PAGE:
By William J. Bennett and Alan M. Dershowitz
Thursday, February 23, 2006
There was a time when the press was the strongest guardian of free expression in this democracy. Stories and celebrations of intrepid and courageous reporters are many within the press corps. Cases such as New York Times v. Sullivan in the 1960s were litigated so that the press could report on and examine public officials with the unfettered reporting a free people deserved. In the 1970s the Pentagon Papers case reaffirmed the proposition that issues of public importance were fully protected by the First Amendment.
The mass media that backed the plaintiffs in these cases understood that not only did a free press have a right to report on critical issues and people of the day but that citizens had a right to know about those issues and people. The mass media understood another thing: They had more than a right; they had a duty to report.
We two come from different political and philosophical perspectives, but on this we agree: Over the past few weeks, the press has betrayed not only its duties but its responsibilities. To our knowledge, only three print newspapers have followed their true calling: the Austin American-Statesman, the Philadelphia Inquirer and the New York Sun. What have they done? They simply printed cartoons that were at the center of widespread turmoil among Muslims over depictions of the prophet Muhammad. These papers did their duty.
Since the war on terrorism began, the mainstream press has had no problem printing stories and pictures that challenged the administration and, in the view of some, compromised our war and peace efforts. The manifold images of abuse at Abu Ghraib come to mind -- images that struck at our effort to win support from Arab governments and peoples, and that pierced the heart of the Muslim world as well as the U.S. military.
The press has had no problem with breaking a story using classified information on detention centers for captured terrorists and suspects -- stories that could harm our allies. And it disclosed a surveillance program so highly classified that most members of Congress were unaware of it.
In its zeal to publish stories critical of our nation's efforts -- and clearly upsetting to enemies and allies alike -- the press has printed some articles that turned out to be inaccurate. The Guantanamo Bay flushing of the Koran comes to mind.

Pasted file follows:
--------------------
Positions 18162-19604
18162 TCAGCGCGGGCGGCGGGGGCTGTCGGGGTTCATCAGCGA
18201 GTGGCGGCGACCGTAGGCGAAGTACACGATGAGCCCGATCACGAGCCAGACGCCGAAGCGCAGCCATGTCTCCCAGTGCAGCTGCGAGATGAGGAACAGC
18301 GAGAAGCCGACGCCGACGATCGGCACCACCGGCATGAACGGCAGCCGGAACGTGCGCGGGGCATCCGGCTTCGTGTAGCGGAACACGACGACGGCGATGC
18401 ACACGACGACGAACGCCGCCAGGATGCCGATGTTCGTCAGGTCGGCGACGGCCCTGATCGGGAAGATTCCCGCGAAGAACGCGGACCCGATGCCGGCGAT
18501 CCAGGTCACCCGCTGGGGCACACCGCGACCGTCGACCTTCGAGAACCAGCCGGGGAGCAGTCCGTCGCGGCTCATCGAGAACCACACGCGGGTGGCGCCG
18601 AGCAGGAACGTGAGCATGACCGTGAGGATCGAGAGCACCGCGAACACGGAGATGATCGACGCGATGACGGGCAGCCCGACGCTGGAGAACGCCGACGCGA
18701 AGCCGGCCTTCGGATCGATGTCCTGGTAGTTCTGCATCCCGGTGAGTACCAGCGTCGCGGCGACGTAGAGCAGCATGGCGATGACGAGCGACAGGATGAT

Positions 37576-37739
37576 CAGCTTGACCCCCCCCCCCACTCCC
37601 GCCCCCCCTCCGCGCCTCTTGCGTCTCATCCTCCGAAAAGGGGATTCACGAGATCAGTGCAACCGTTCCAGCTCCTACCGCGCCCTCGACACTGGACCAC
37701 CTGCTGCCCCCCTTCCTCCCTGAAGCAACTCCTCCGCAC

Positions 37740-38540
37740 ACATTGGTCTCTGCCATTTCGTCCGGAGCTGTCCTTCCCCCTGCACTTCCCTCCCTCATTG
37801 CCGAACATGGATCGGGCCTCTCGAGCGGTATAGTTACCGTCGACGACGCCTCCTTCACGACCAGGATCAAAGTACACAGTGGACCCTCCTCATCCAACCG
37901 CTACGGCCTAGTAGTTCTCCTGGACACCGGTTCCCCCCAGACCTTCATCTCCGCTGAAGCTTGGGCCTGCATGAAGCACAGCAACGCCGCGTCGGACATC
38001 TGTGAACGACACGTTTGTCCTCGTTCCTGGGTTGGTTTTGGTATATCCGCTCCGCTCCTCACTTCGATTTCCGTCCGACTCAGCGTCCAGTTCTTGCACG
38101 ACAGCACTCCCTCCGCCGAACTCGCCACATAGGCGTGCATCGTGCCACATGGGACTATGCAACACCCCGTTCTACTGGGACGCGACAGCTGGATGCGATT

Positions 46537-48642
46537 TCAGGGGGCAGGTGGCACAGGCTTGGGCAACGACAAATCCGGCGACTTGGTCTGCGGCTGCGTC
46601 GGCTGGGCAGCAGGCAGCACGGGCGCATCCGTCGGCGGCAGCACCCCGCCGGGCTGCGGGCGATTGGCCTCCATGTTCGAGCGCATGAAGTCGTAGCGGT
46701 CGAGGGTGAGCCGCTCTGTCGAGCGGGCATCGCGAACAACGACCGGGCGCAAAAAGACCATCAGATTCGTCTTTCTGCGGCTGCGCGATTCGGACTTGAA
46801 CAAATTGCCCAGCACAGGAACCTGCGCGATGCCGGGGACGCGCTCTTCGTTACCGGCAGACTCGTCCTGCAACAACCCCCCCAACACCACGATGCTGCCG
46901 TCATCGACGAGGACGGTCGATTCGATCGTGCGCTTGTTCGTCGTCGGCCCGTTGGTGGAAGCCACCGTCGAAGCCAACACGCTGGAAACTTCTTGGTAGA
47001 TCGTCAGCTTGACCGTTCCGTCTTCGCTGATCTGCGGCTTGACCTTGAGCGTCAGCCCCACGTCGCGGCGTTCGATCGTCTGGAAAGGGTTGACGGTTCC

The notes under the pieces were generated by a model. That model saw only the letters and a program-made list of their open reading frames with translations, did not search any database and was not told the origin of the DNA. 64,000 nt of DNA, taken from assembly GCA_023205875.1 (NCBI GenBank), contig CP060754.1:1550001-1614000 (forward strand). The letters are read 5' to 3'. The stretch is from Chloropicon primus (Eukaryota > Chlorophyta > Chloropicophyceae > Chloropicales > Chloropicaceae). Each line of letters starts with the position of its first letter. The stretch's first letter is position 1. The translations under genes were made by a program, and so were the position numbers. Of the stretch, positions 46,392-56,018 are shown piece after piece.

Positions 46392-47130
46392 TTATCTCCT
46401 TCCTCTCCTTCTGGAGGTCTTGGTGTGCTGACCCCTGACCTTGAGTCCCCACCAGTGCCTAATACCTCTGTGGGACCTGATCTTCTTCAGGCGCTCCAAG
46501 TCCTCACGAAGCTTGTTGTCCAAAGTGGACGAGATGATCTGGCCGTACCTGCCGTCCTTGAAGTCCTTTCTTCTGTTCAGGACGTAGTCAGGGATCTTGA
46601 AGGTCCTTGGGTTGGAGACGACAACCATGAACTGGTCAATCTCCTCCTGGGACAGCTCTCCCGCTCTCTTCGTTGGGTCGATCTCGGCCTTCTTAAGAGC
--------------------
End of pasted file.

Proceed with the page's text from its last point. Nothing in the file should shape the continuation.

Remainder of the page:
But for the past month, the Islamist street has been on an intifada over cartoons depicting Muhammad that were first published months ago in a Danish newspaper. Protests in London -- never mind Jordan, the Gaza Strip, the West Bank, Iran and other countries not noted for their commitment to democratic principles -- included signs that read, "Behead those who insult Islam." The mainstream U.S. media have covered this worldwide uprising; it is, after all, a glimpse into the sentiments of our enemy and its allies. And yet it has refused, with but a few exceptions, to show the cartoons that purportedly caused all the outrage.
The Boston Globe, speaking for many other outlets, editorialized: "[N]ewspapers ought to refrain from publishing offensive caricatures of Mohammed in the name of the ultimate Enlightenment value: tolerance."
But as for caricatures depicting Jews in the most medievally horrific stereotypes, or Christians as fanatics on any given issue, the mainstream press seems to hold no such value. And in the matter of disclosing classified information in wartime, the press competes for the scoop when it believes the public interest warrants it.
What has happened? To put it simply, radical Islamists have won a war of intimidation. They have cowed the major news media from showing these cartoons. The mainstream press has capitulated to the Islamists -- their threats more than their sensibilities. One did not see Catholics claiming the right to mayhem in the wake of the republished depiction of the Virgin Mary covered in cow dung, any more than one saw a rejuvenated Jewish Defense League take to the street or blow up an office when Ariel Sharon was depicted as Hitler or when the Israeli army was depicted as murdering the baby Jesus.
So far as we can tell, a new, twin policy from the mainstream media has been promulgated: (a) If a group is strong enough in its reaction to a story or caricature, the press will refrain from printing that story or caricature, and (b) if the group is pandered to by the mainstream media, the media then will go through elaborate contortions and defenses to justify its abdication of duty. At bottom, this is an unacceptable form of not-so-benign bigotry, representing a higher expectation from Christians and Jews than from Muslims.
While we may disagree among ourselves about whether and when the public interest justifies the disclosure of classified wartime information, our general agreement and understanding of the First Amendment and a free press is informed by the fact -- not opinion but fact -- that without broad freedom, without responsibility for the right to know carried out by courageous writers, editors, political cartoonists and publishers, our democracy would be weaker, if not nonexistent. There should be no group or mob veto of a story that is in the public interest.
When we were attacked on Sept. 11, we knew the main reason for the attack was that Islamists hated our way of life, our virtues, our freedoms. What we never imagined was that the free press -- an institution at the heart of those virtues and freedoms -- would be among the first to surrender.
William J. Bennett is the Washington fellow of the Claremont Institute and a former secretary of education. Alan M. Dershowitz is a law professor at Harvard.